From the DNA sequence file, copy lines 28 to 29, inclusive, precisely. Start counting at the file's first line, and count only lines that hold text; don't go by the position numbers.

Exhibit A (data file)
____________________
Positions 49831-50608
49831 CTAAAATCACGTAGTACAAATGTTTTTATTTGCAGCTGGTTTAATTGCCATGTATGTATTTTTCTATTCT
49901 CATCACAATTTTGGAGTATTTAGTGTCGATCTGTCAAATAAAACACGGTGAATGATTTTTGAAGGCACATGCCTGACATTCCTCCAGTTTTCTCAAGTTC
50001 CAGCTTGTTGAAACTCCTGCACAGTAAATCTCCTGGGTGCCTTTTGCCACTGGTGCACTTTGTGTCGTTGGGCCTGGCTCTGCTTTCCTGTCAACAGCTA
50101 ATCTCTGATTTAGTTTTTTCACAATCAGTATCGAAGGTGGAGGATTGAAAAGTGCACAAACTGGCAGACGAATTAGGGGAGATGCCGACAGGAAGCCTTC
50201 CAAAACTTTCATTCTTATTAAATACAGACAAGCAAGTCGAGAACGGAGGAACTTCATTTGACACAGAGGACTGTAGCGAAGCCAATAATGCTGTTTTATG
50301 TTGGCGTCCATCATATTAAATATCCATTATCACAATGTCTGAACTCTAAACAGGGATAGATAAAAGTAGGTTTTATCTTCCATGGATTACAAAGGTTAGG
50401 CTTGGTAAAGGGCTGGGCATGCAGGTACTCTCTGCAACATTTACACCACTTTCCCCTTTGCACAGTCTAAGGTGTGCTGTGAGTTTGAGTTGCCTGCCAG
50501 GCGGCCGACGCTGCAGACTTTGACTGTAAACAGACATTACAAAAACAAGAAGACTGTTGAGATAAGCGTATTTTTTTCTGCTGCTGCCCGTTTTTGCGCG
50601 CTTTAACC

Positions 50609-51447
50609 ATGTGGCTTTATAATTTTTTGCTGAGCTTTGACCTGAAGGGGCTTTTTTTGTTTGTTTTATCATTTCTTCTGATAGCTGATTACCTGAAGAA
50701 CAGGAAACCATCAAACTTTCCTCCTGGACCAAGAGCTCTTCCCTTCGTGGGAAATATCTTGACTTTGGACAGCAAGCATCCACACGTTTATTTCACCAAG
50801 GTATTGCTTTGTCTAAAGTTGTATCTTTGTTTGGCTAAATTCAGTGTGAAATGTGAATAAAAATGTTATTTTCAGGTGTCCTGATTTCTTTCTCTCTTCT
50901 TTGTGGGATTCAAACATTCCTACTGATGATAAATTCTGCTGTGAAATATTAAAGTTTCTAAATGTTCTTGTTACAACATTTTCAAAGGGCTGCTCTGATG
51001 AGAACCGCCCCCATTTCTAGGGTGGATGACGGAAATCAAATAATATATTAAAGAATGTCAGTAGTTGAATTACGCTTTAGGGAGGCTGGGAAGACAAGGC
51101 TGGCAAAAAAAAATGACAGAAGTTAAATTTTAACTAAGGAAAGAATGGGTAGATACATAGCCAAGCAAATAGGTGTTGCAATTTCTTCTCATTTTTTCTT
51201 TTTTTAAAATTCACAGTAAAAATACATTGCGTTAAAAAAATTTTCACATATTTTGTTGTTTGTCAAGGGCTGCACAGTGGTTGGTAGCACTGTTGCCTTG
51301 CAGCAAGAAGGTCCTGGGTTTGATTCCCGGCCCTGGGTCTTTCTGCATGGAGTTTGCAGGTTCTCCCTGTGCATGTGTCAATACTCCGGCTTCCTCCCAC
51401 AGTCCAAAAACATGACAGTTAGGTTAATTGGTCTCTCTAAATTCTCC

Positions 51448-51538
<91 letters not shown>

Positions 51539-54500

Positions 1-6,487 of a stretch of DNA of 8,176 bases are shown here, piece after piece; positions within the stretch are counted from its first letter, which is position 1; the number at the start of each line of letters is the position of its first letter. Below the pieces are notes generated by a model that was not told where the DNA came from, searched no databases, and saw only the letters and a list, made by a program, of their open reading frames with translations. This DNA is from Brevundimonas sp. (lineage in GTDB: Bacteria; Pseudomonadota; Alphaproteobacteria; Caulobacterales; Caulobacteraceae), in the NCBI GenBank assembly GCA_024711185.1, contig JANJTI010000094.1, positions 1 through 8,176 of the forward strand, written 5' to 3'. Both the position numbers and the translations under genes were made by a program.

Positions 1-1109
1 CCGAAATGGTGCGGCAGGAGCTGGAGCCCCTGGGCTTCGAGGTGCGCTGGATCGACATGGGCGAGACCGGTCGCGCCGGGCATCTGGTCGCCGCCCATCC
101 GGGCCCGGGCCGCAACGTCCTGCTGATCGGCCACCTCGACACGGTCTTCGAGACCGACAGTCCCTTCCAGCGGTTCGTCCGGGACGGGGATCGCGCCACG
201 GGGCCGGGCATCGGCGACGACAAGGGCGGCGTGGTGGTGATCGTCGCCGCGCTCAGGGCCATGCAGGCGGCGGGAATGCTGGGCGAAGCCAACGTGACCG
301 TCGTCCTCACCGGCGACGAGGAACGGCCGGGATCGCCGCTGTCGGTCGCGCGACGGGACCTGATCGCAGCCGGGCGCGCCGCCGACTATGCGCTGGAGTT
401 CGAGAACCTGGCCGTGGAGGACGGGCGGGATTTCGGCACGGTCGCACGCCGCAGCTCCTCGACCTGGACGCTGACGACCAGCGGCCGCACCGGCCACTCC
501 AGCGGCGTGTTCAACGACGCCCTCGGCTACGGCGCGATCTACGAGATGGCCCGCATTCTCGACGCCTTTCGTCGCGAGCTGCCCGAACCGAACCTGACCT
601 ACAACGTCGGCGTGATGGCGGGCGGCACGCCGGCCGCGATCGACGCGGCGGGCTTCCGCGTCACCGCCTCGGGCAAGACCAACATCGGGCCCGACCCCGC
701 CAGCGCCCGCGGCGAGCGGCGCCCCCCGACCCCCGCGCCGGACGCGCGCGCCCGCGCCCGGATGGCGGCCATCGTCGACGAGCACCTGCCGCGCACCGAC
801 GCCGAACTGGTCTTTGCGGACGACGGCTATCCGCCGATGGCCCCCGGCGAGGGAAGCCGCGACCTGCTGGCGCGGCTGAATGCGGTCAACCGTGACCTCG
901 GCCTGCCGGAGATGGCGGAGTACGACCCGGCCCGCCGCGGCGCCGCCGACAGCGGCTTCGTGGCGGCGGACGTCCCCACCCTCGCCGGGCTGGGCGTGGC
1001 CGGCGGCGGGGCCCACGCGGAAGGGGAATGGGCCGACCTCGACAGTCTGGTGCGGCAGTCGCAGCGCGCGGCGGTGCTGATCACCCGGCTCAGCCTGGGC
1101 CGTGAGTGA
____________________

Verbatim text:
201 GGGCCGGGCATCGGCGACGACAAGGGCGGCGTGGTGGTGATCGTCGCCGCGCTCAGGGCCATGCAGGCGGCGGGAATGCTGGGCGAAGCCAACGTGACCG
301 TCGTCCTCACCGGCGACGAGGAACGGCCGGGATCGCCGCTGTCGGTCGCGCGACGGGACCTGATCGCAGCCGGGCGCGCCGCCGACTATGCGCTGGAGTT